The Smith County District Attorney's Office will see its first change in leadership since October 2003, with Jacob Putman set to take over the seat in January.
Putman won the primary election with 12,658 votes, or 56.1 percent, to Barkley's 9,914 votes, or 43.9 percent, according to complete, unofficial returns. There is no Democratic challenger in November's general election.
"It feels great to win this election," Putman said. "We worked really hard to get out and get the word out. We wanted to get the truth out as much as we could and that's what we did."
The DA's race easily has been the most heated local race leading up to the primary, with both sides campaigning hard on their own merits and against their opponent.
It had appeared as if the DA's race would be taken easily by Putman, who announced his candidacy in February 2017. He didn't have a challenger from the time First Assistant DA April Sikes dropped out of the race in April until Barkley entered the race on Dec. 11, the last day to file to be on the ballot.
Barkley late Tuesday said she regrets that she didn't enter the race sooner.
"I sincerely hope my opponent will proceed with caution when it comes to violent offenders," she said. "I hope he listened to the victims and that he fulfills all his promises."
Barkley, 48, a former assistant district attorney who now runs a private family law practice, said she entered the race because she believed the voters of Smith County needed a choice and that she had the strength, leadership and maturity to run the office.
Putman, 35, campaigned on bringing change to the DA's office, where he has spent the past nine years. He said he would strive for greater supervision of the assistant DAs, increase collaboration and communication with law enforcement, and aim to modernize the discovery process in criminal cases.
Barkley entered the race questioning Putman's handling of a 2015 case in which a Lindale man attacked a Smith County sheriff's deputy and was given a plea deal that called for one year's jail time. That man, Dabrett Black, later was involved in another altercation with local law enforcement in July 2016 and was out on bond when he was charged in the Thanksgiving Day fatal shooting of Department of Public Safety Trooper Damon Allen in Freestone County.
Allen's widow campaigned for Barkley, attending some public events with her. Barkley also drew the support of District Attorney Matt Bingham, whom she ran against in 2004 for the DA position that he ultimately won, as well as Sikes, the first assistant DA; David Dobbs, the former first assistant DA; former Tyler Mayor Barbara Bass; and former District Judge Cynthia Kent.
Putman garnered a strong base of support early, including former state Sen. Kevin Eltife, state Sen. Bryan Hughes, and state Reps. Cole Hefner and Matt Schaefer. He also got endorsements from the Tyler Patrolman's Association, the East Texas Regional Fraternal Order of Police and Grassroots America -- We the People.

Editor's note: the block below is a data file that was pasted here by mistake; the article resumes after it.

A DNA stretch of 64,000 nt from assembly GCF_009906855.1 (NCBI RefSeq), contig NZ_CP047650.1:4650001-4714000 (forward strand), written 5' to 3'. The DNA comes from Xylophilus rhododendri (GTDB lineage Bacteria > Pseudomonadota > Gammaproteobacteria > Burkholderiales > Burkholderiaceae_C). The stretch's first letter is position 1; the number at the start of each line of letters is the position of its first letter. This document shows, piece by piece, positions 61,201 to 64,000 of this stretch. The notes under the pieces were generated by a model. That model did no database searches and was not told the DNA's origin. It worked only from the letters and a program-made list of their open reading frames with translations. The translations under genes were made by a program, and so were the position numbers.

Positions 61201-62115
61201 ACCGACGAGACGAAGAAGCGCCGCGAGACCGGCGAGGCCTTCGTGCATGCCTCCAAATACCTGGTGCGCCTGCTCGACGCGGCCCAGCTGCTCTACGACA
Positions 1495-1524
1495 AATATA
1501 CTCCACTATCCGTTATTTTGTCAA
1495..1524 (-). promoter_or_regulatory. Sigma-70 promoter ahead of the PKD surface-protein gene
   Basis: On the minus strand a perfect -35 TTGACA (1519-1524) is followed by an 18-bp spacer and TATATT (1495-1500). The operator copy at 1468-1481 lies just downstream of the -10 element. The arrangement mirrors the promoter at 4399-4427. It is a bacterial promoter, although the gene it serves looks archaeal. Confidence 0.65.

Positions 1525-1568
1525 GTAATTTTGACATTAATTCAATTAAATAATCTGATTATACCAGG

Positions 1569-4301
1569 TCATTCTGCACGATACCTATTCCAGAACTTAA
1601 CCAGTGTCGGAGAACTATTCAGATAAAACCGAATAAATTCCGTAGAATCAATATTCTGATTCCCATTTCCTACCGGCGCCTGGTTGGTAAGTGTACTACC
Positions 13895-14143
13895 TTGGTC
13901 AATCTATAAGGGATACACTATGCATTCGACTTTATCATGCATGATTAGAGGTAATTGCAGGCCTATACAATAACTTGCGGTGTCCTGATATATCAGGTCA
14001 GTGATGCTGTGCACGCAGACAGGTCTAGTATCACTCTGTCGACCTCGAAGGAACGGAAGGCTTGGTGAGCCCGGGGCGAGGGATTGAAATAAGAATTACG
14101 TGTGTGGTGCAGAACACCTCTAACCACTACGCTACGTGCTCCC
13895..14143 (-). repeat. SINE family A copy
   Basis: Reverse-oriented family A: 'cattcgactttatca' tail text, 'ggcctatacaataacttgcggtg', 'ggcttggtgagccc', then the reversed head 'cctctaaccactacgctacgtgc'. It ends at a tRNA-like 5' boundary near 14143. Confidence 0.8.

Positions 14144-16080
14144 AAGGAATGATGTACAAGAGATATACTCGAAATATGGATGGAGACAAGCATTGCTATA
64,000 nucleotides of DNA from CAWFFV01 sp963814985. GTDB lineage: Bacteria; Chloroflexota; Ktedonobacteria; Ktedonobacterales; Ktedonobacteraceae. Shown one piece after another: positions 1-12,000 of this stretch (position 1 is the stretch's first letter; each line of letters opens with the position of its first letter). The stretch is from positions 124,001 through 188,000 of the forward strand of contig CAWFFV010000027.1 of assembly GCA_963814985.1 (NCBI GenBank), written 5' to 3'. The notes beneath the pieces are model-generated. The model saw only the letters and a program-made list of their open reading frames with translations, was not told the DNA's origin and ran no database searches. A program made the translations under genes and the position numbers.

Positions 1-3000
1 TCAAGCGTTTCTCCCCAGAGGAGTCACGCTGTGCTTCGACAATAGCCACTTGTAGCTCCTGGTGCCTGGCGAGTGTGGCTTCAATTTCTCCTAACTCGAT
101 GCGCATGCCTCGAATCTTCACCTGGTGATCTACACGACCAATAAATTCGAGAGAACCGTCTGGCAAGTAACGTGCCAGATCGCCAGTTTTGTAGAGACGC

Putman and his supporters staunchly defended his actions in the Dabrett Black case, with Putman saying he reached the plea deal at the request of the sheriff's deputy who was the victim in the case.
Putman's dismissal and reduction of Black's charges without Bingham or Sikes signing off on court documents caused the DA's office policies to be scrutinized by local and state media.
In one of several news conferences resulting from the matter, Bingham said he chose not to fire Putman for his actions, but elected to keep him and help him learn how to prosecute capital murder cases and allow him to get as much experience in the office as possible.
Bingham later released results of an internal audit his office conducted to see what cases were dismissed by assistant district attorneys. The audit showed 204 cases in which charges were dismissed or reduced without the signature of Bingham or Sikes, and of those, 79 were handled by Putman, the most of any of the nine prosecutors who did not follow what Bingham said is office policy of getting his or the first assistant's signature on such deals.
Putman refuted the findings, saying office policy was unclear and that Bingham often didn't respond when he sought a signature. He said the audit contained lies and half-truths and was part of a smear campaign against him.
Putman more recently defended his actions in asking in December for a Texas Rangers investigation into whether Sikes falsified her timecards, a claim the Rangers determined was unfounded.
According to a Rangers memo, Putman said he was reporting the potential criminal violations in order to ensure he was afforded whistleblower protections should Bingham try to fire him. The memo went on to say Putman believed another candidate would be entering the race Dec. 11 and Putman anticipated Bingham and Sikes would drag his name through the mud and make sure he was not elected.
The Rangers notified Putman in late February of their findings that there was insufficient evidence that Sikes falsified her timecards, and also advised him to pursue another complaint he lodged — that Sikes had failed to file campaign finance reports on time — with the Texas Ethics Commission.
During the heated campaign, Putman raised more money overall than Barkley, $103,555 according to the most recent campaign finance reports, to the $72,730 Barkley reported since entering the race in December. However, she raised more money than Putman during the most recent filing period, $39,305 to his $22,480 for the Feb. 4-24 filing period.